When I bought my first GND Filters for landscape photography (GND stands for Graduated Neutral Density) more than seven years ago I had no idea, which filters to buy. There are 1-stop (0.3), 2-stop (0.6), 3-stop (0.9) and even 4-stop (1.2) filters. And those are available as hard, soft, medium and reverse versions.
Such filters are expensive and, if I had believed some online resources, I would have had to buy a complete series of filters to be able to deal with all the different lighting situations.
Which GND Filters to buy
The first filter I bought though was a 0.6 hard GND. And it was a good start and didn’t leave too big of a hole in my wallet. But for many situations it wasn’t enough – especially for those times when I photographed landscapes into the direction of the rising or setting sun.
In addition to that, a hard GND Filter is not ideal for mountainous terrain or in general for scenes where the horizon isn’t flat. So I saved up a bit more money and bought a 0.9 hard GND for those scenes with the sun in the frame and also a 0.6 soft GND to cope with mountain vistas. At some point I even bought a 0.6 reverse Grad because I thought I needed it.
Over the years I have become very experience with those filters. And my arsenal has not grown bigger, instead I reduced the number of GND filters I use to two: a 0.6 hard GND and a 0.6 soft GND. Those two filters are, in my opinion, the most versatile landscape photography filter set.
How to use GND Filters
I can use either of the two filters on their own, or, if the light demands it, I can combine them. And I find the combination of a hard grad with a soft grad gives much better results than using a single 3 or 4-stop filter, for example.
In the video below I explain how I decide which of the filters to use and how I combine them.
As you can see it is very easy to use GND filters. There’s no need to do complicated measurements of the light in the foreground and the light in the sky and then decide, which filter to use. The only decision I have to make is which filter to apply first and this happens based on the nature of the horizon. Then this filter is either enough or I add the other one.
And since I’m shooting with a digital camera I don’t need to get the perfect exposure in one frame. I use GND filters to get me as close as possible to it, but for the best result I often use bracketing in addition to filters.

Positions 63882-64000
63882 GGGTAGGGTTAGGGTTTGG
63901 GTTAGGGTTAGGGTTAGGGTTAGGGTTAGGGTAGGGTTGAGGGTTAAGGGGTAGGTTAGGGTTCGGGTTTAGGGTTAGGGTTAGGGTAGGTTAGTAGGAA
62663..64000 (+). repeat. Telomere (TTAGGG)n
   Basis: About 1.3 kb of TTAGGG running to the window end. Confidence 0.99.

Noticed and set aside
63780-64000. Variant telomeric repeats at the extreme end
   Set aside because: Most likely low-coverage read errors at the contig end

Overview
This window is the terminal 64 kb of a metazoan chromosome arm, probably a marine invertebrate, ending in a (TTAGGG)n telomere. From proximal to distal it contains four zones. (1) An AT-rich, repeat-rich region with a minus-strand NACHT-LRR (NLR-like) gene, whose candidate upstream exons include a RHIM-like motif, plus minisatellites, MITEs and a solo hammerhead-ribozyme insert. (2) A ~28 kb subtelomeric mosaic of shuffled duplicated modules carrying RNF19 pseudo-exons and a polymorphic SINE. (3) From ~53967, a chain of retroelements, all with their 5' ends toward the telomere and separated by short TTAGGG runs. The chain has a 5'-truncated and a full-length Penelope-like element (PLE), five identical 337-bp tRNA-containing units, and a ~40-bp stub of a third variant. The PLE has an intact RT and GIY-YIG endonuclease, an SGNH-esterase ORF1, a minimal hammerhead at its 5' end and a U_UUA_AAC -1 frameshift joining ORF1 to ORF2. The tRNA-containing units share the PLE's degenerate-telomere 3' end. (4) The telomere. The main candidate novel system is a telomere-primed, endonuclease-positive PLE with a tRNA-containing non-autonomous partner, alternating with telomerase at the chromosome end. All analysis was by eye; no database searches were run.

Some people might argue that, if I use bracketing, I wouldn’t have to use filters at all. But I can get much cleaner results when I only have to apply exposure blending to very specific areas of the photo and the use of GND filters helps me to get the right starting material.
Which GND Filters I use
To conclude this article, I also want to share with you the filter brand I’m currently using. Because in addition to all the graduated filter options I talked about above, you can also choose from many different brands. Seven years ago this was much easier. There were only three major brands available but now it’s good to do your research.
This new diversity of filter brands has many advantages, because there’s a lot of innovation. Just recently I switched from the well established Lee Filter brand to Kase Filters. Kase is still quite a new player in this field. But as I browsed through their products and watched the videos about those filters I was very intrigued. I decided to give them a try and since then have never looked back – I have since even become an ambassador for Kase Filters.
In the past three years I have used those filters a lot: I had them on trips to the Seychelles, to Vietnam, to Colombia and several more travels. I photographed in various lighting and weather conditions and the filters help up perfectly. As a result of that I have done some review videos about those filters, which you find below.
I hope this article and the videos helped a bit to demystify the GND filters jungle and showed that you don’t need to break your bank to get into the filters game. You can start with a holder and one GND Filter as I did, and then add a second one and maybe an ND filter. Then you’ll be flexible enough for most photo shoots.